- The Sontaran's last words in "A Good Man Goes To War" are "I'm a nurse". Said to Rory.
- When River meets the Doctor early/late on, she introduces him to "Spoilers!". Later/earlier:
Melody/River: Who's River Song?
- This exchange in "Asylum of the Daleks":
Doctor: Don't be scared, Amy.
Amy: Who's scared? Geronimo.
- When Amy kills Madam Kovarian she says "River didn't get it all from you, sweetie," borrowing River's Verbal Tic.
- In True Jackson VP every main character borrows True's "You said what now?!" catchphrase at least once.
- On Angel, after making a violent prison escape, Faith asks if Wesley's okay. His response: "Five by five."
- In Buffy, this is also how the audience realises Faith and Buffy have swapped bodies when Buffy says "Five by five".
- In Season 8 of Buffy, the titular character calls Twilight an ass clown.
- In an episode of Community when Jeff has to move into Abed's dorm. After awhile living there, Jeff borrows Abed's catchphrase "Cool, cool, cool".
- This happens to Abed again when Annie pretends to be him in the Dreamatorium.
- Played With in Hogan's Heroes, when at one point Newkirk says "Formidable" while LeBeau says "Ruddy marvelous". Next second, they're both looking at the other with funny looks on their faces.
- A TV Land commercial for Get Smart promoted the "Catchphrase Redistribution Service", showing a montage of scenes of other characters saying Max's catchphrases.
- In the One Foot in the Grave episode "The Futility of the Fly", the West End backer looking at a play based on the Meldrews complained about the string of Contrived Coincidences and unexplained incidents. His final verdict was "I don't believe it."
- Everyone on the Leverage has repeated Hardison's "Seriously?!" at some point.
- In Fawlty Towers, "He's from Barcelona" is Basil's catch-all way of explaining Manuel's shortcomings. In the final episode, it's Sybil who says it.
- In The Fall and Rise of Reginald Perrin, the head of Sunshine Desserts has two yes-men: hip groovy Tony who constantly says "Great!", and neurotic David who constantly says "Super!". After Sunshine crumbles, they react thus to being reunited at Grot:
David (dismayed): Great.
Tony (dismayed): Super.
- Late in the run of Classic Concentration, contestants would say "I'd like to solve the puzzle."
- Arrow plays this for drama in the first season finale, as Moira uses Oliver's Catch Phrase to describe herself when opening the press conference exposing Malcolm's plans:
- The Mexican sitcom El Chavo del ocho would sometimes have a musical number near the end of the episode. In "Oyelo, Escuchalo", at one point Quico says "Eso, eso, eso, eso", one of El Chavo's catchphrases.
- A common trope in wrestling for heel wrestlers to steal, emulate or parody their babyface opponent's catchphrase in order to get under their [or the fans'] skin. Vice versa (face towards heel) is even not that uncommon.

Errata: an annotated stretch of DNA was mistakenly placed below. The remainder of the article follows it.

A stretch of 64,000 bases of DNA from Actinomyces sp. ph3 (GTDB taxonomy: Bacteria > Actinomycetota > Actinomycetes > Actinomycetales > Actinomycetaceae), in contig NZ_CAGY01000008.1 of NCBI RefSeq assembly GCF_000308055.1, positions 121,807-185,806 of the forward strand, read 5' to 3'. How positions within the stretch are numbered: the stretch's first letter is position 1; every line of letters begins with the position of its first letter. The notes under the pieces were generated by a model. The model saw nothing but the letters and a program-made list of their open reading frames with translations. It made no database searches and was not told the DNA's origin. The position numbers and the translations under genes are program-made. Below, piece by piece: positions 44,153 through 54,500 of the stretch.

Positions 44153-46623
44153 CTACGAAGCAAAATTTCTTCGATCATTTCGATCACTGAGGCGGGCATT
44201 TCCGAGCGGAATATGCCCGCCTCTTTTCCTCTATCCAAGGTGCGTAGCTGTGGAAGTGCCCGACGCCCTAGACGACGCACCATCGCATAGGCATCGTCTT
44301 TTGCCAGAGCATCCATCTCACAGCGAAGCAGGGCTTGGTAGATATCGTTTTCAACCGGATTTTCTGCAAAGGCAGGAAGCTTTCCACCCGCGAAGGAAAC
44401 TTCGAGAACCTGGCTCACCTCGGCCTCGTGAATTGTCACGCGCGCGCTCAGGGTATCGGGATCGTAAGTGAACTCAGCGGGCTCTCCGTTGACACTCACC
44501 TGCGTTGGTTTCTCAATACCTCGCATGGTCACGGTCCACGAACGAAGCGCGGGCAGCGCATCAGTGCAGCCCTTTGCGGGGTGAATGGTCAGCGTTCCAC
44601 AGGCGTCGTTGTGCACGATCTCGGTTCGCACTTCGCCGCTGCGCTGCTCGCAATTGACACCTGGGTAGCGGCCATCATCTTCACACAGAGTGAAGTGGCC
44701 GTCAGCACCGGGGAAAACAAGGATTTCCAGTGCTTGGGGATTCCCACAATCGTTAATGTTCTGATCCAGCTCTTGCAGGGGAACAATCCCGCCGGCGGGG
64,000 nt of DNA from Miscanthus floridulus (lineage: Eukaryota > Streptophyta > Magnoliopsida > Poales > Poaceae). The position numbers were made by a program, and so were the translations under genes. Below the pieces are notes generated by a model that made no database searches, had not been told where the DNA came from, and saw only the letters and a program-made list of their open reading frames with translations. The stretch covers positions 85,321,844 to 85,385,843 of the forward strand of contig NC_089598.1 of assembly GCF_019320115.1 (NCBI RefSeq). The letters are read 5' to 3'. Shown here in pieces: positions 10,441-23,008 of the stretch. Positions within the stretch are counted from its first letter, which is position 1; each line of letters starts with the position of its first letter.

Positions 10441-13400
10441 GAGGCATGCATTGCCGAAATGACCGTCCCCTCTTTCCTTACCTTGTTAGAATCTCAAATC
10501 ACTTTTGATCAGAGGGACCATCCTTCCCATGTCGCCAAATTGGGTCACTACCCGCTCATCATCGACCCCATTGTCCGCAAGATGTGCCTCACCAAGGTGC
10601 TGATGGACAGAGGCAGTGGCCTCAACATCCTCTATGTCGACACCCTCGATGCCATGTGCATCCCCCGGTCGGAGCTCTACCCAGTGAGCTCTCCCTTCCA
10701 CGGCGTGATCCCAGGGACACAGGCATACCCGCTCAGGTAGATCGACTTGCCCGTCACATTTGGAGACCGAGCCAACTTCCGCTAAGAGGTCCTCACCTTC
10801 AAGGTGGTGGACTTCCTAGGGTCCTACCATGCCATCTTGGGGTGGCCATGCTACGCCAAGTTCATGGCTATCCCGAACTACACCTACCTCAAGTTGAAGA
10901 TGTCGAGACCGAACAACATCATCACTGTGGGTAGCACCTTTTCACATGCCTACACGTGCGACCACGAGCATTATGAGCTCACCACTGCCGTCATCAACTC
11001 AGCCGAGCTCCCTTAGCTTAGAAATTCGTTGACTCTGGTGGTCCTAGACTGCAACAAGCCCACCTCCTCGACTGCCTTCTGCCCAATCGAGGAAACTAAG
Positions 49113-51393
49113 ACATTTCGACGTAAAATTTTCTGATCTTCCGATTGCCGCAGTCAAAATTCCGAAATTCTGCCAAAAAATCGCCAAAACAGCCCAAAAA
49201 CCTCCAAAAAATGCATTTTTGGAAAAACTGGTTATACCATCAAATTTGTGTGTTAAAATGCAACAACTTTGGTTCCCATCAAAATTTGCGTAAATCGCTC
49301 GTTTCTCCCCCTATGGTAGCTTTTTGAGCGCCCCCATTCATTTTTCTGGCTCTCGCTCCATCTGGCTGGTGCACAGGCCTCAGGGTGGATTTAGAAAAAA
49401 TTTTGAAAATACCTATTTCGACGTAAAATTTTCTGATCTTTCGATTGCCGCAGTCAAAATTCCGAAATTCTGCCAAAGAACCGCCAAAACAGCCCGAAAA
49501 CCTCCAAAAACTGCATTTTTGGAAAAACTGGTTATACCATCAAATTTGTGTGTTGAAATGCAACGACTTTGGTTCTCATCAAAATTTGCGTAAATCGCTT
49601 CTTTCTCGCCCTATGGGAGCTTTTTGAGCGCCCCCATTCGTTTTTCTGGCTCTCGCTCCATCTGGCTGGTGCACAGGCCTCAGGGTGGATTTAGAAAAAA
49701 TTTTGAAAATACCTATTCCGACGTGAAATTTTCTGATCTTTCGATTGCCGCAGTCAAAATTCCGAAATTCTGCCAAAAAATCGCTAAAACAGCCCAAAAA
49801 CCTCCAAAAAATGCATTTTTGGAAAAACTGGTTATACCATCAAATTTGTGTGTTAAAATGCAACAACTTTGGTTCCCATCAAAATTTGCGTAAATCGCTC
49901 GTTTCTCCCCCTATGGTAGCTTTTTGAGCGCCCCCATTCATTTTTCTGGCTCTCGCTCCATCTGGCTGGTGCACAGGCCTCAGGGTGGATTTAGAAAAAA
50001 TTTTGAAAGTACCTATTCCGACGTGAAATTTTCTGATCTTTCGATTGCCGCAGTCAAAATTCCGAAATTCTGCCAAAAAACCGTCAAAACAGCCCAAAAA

- Be wary of stealing The Rock's catchphrase in his presence, or he will let you know about it.
- When CM Punk temporarily took Michael Cole's duties as relayer of the Raw GM's messages. "Sorry, I'm a little nervous, I've always really wanted to do this. I HAVE RECEIVED AN EMAIL!"
- In Buffy the Vampire Slayer: Chaos Bleeds Faith will end up in a bank vault, as Buffy sets about rescuing her she will say "Bored now," Willow's evil Catch Phrase, however she doesn't try and kill Buffy this time.
- One mission in Saints Row The Third might have the Boss say "I love it when a plan comes together." That mission is when he/she is at the controls of a tank, falling through the sky, after the plane it was on blows up.
- In Castlevania: Portrait of Ruin, Charlotte teases Jonathan a couple of times by turning his catchphrase, "No problem", back on him.
- In Metroid: Other M, this trope coincides with Moment Of Awesome: "Any objections, Adam?"
- After being royally defeated by Ezio in Assassin's Creed II, Cesare Borgia of all people borrows his nemesis's secondary catchphrase (take back Roma) when trying to win himself support.
- Quite a few Super Mario Bros. characters have copied Mario's "Let's-a go" and "Mamma mia!" Luigi's been using them less in recent games, however.
- In Summon Night: Swordcraft Story Varil explains his presence in one scene by that Sakuro told him about the situation and told him to not "underestimate the ability of a Craftlord to gather information", a play on Varil's regular claims about the Gold Guild's (headed by his father) ability to gather information when asked how he knows about events he wasn't involved in. The significance of this line is easily lost because Varil's use of the statement is restricted to walks at night, when most players spending this time with the girls.